Opponents of Harvard College’s affirmative action policies asked the Supreme Court to bar colleges from using race as an admissions factor, setting up what could be a defining showdown for higher education and the court’s conservative majority.

The appeal by Students for Fair Admissions asks the court to overturn the 2003 ruling that let universities keep using race-conscious admissions to diversify their student bodies. A federal appeals court rejected the group’s lawsuit, which contends Harvard is violating federal civil rights laws by intentionally discriminating against Asian-Americans in undergraduate admissions.

The case arrives at a high court likely to be far more skeptical of race-based admissions than it was in 2003. Chief Justice John Roberts has repeatedly criticized what he sees as special protections for racial minorities, writing in a 2006 redistricting case, “It is a sordid business, this divvying up by race.”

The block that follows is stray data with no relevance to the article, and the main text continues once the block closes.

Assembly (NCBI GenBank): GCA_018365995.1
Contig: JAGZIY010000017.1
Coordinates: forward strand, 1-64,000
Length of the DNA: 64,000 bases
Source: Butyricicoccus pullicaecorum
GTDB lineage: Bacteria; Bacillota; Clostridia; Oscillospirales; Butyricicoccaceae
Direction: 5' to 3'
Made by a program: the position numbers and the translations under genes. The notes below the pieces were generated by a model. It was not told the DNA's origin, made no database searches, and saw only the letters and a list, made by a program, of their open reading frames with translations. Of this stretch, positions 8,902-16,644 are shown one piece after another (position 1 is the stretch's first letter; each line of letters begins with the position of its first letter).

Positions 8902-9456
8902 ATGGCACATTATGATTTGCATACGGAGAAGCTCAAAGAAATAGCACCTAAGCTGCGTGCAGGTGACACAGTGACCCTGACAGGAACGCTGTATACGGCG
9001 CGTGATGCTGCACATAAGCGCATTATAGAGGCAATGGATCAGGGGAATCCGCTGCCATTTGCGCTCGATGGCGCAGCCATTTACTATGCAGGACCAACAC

The 2003 decision, Grutter v. Bollinger, upheld a University of Michigan Law School policy that considered race as part of a holistic look at a student’s application. The Grutter ruling came a quarter century after the court backed university affirmative action for the first time in the Bakke ruling, which upheld an earlier Harvard admissions policy.

The new appeal called the Grutter decision “grievously wrong” and said the decision had reinforced policies that discriminate against other historically oppressed minorities.

“Harvard is where this court’s approval of race-based admissions began, and it is a fitting place for that approval to end,” argued Students for Fair Admissions, a group run by longtime racial-preference foe Edward Blum.

In a statement, Harvard said it “remains deeply committed” to creating a diverse campus community.